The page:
Break times in schools
Why do we send children into a space every lunch time, with little to occupy them and then act surprised when they get into augments and disagreements, returning to class with lots of tales to tell. Any teacher will tell you that after lunch is the worst time in a school day, as dinner ladies haul children back inside to stand in the dock, other children are desperate to tell on others and some simply melt into the background feeling much the same as the vocal ones but unable to voice their thoughts. Teachers spend time trying to sort out the problems and react to the indignation of the dinner ladies only to find that its now 30 minutes into formal curriculum time and they must hurry up to catch up with all that needs to be taught. And teachers do this day, after day, after day.
This has been the status quo since 1870 when compulsory education came into being in England and Wales. Then the school boards consider they only had a responsibility to educate children, breaks were created for teachers to have a break, eat lunch, chat to each other. It was only in the early 1900s that it was considered important to ensure children were fed while at school and hence the school meals service was created. But when I look at the way schools are run nowadays it doesn’t seem much has change since 1870.
So why is this so? Well I think schools and Government still see that their main responsibility is to formally educate children and although many schools do now provide much more for children to do during breaktimes there is still a lack of understanding that break time is the schools’ responsibility. There appears to be a disconnect between the formal and informal parts of the day, with many schools still paying so little attention to those ‘other times’ of the day; the times when the children are not being formally taught.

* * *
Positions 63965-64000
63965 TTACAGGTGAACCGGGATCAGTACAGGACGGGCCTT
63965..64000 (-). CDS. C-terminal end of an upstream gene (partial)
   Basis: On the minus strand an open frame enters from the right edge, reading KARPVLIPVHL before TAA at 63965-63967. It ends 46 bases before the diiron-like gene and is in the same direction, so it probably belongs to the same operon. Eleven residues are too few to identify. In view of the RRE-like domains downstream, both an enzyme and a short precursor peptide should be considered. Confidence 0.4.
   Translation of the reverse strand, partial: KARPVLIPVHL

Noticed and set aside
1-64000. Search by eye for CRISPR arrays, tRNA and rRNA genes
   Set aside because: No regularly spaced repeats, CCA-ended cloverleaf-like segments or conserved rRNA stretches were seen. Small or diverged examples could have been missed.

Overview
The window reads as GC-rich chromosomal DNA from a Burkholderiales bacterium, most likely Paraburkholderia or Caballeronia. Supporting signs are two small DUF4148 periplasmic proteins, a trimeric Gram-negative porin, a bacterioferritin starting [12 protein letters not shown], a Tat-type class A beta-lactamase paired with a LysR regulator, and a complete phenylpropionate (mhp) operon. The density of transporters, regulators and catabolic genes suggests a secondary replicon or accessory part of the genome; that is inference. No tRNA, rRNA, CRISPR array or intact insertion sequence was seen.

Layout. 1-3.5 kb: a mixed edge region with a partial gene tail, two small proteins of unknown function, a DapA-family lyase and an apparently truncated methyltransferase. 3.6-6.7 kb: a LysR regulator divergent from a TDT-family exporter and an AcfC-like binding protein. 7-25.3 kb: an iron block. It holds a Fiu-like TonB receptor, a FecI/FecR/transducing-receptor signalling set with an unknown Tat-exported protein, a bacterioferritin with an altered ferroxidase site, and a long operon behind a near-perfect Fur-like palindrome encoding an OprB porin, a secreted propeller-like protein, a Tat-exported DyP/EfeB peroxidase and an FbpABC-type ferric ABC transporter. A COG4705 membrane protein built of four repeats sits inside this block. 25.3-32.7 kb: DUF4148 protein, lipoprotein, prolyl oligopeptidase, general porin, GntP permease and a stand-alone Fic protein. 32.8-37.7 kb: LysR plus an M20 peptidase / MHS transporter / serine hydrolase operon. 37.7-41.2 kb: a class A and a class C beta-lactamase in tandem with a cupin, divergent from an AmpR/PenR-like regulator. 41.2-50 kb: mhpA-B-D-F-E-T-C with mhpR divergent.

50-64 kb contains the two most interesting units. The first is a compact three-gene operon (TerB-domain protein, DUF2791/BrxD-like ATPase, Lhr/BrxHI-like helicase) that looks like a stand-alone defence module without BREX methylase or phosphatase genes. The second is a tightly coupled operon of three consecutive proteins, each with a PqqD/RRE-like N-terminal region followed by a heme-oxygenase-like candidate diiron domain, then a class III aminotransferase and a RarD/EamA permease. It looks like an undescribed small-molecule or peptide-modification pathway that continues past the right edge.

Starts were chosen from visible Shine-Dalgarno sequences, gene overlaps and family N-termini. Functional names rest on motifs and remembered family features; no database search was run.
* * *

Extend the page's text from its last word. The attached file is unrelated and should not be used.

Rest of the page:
And yet my day is not disconnected, everything is linked. What happens to me on the way to work whether I struggle through the traffic and other drivers are nice or horrible impacts how I feel generally. If I have to rush my lunch driving too and from a meeting or school that gives me a feeling of agitation. If I hurt myself banging into the filing cabinet, it doesn’t stop hurting because I go into another room. And yet somehow in schools it seems to be assumed that a child is a series of disconnected parts and what happens outside formal curriculum time happens and is of no consequence or if it does impact back in formal teaching time it is viewed as a nuisance. Parents who then voice their concerns about their child’s experience in the breaktime are considered a real pain!
It does not take much to make a series of relatively small changes which can together have a big impact on the whole experience of the school day. Some ideas are:
- not having a bell to announce playtime, it can be quite disruptive to many children,
- teachers taking morning and afternoon breaks to suit the needs of the children,
- having more zoned areas for play, a space for loose parts such as branches, off cuts of wood, a space for playing with small cars, a space with shrubs so children can feel secure and not exposed,
- pop-up tents weighted down so they do not blow away for children to play in,
- spaces indoors with role play resources.
I know schools have a lot to do but by paying more attention to those other-non-formal-times would be attention well spent as children would be happier, calmer and more secure generally and back in class during formal curriculum time.